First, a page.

Prognosis of surgery combined with different adjuvant therapies in esophageal cancer treatment: a network meta-analysis
Metrics: PDF 817 views | HTML 1061 views | ?
Shenglei Li1,*, Hongtao Liu2,*, Changying Diao1, Xiaohui Wang1, Ming Gao3, Zongming Li4, Lijie Song3, Xianzheng Gao1, Jing Han1, Feng Wang3, Wencai Li1 and Xinwei Han4
1Department of Pathology, The First Affiliated Hospital of Zhengzhou University, Zhengzhou, Henan, 50000, China
2Laboratory for Cell Biology, College of Life Sciences of Zhengzhou University, Zhengzhou, Henan, 450001, China
3Department of Oncology, The First Affiliated Hospital of Zhengzhou University, Zhengzhou, Henan, 450000, China
4Department of Interventional Therapy, The First Affiliated Hospital of Zhengzhou University, Zhengzhou, Henan, 450000, China
*These authors have contributed equally to this work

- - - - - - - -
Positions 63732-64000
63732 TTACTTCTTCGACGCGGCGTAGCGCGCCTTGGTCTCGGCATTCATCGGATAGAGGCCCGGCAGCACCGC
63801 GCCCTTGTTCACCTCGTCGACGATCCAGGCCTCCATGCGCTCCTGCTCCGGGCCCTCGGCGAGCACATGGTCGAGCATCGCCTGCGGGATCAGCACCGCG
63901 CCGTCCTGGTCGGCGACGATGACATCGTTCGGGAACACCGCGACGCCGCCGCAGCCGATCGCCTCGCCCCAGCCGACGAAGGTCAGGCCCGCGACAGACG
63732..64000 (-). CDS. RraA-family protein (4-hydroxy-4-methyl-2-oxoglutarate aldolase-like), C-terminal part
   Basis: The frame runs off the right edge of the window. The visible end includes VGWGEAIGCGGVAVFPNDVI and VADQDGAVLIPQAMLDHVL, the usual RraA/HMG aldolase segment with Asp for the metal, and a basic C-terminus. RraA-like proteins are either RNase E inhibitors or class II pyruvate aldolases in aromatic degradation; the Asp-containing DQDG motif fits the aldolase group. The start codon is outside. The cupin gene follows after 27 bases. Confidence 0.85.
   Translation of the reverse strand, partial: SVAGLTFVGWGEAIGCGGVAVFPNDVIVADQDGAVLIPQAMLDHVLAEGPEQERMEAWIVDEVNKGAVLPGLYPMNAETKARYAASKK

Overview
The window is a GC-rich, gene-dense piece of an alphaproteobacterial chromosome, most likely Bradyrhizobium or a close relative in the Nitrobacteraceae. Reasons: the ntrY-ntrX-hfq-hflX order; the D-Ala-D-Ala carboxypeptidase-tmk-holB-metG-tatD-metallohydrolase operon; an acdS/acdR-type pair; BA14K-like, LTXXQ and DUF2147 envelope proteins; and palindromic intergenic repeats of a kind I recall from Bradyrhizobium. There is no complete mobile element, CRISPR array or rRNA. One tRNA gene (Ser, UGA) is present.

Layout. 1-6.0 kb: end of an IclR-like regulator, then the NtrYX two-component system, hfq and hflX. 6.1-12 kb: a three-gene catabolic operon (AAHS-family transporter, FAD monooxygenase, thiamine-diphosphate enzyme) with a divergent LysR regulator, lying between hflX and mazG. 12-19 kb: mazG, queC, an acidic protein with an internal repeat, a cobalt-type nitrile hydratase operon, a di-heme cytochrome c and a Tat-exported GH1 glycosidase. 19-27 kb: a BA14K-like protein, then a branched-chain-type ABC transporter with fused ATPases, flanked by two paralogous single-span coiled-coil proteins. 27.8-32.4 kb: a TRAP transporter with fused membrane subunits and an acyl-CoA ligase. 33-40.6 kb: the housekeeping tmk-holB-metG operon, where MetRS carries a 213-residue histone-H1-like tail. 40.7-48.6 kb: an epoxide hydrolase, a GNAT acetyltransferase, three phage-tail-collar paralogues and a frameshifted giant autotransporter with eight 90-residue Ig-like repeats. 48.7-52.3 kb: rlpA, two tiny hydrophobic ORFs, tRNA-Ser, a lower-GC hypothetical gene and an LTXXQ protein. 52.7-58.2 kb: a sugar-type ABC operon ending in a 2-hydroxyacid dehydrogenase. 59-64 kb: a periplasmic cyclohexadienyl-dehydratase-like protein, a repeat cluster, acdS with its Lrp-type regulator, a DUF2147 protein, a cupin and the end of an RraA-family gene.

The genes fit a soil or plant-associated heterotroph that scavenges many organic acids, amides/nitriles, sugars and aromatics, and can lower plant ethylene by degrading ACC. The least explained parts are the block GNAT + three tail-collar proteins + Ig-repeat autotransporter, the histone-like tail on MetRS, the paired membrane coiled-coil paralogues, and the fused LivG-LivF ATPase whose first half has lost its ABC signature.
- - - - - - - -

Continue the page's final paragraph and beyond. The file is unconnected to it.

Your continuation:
Feng Wang, email: firstname.lastname@example.org
Xinwei Han, email: email@example.com
Keywords: esophageal cancer, surgery, adjuvant therapies, chemotherapy, radiotherapy
Received: September 09, 2016 Accepted: February 20, 2017 Published: March 14, 2017
This network meta-analysis was conducted to assess whether the efficacy of surgery with adjuvant therapies, including radiotherapy (RT+S), chemotherapy (CT+S), and chemoradiotherapy (CRT+S) have better performance in esophageal cancer treatment and management. PubMed and EMBASE were used to search for relevant trials. Both conventional pair-wise and network meta-analyses were carried out. The surface under the cumulative ranking curve (SUCRA) was used to rank interventions based on the efficacy of the treatment method. As for 3-year overall survival (OS), CRT+S showed the highest efficacy (CRT+S vs. surgery: HR=0.81, 95% CrI =0.73-0.90; CRT+S vs. CT+S: HR=0.82, 95% CrI =0.70-0.95; CRT+S vs. RT+S: HR=0.77, 95% CrI =0.62-0.95). For disease-free survival, CRT+S showed efficacy over CT+S ((HR =0.70, 95% CrI =0. 59-0.83). In conclusion, CRT+S showed a better performance for survival outcomes and ranks best among all therapies. The results of our study can provide guidance for medical decisions and treatment options that may help clinical practitioners improve the efficacy of EC treatment.
All site content, except where otherwise noted, is licensed under a Creative Commons Attribution 3.0 License.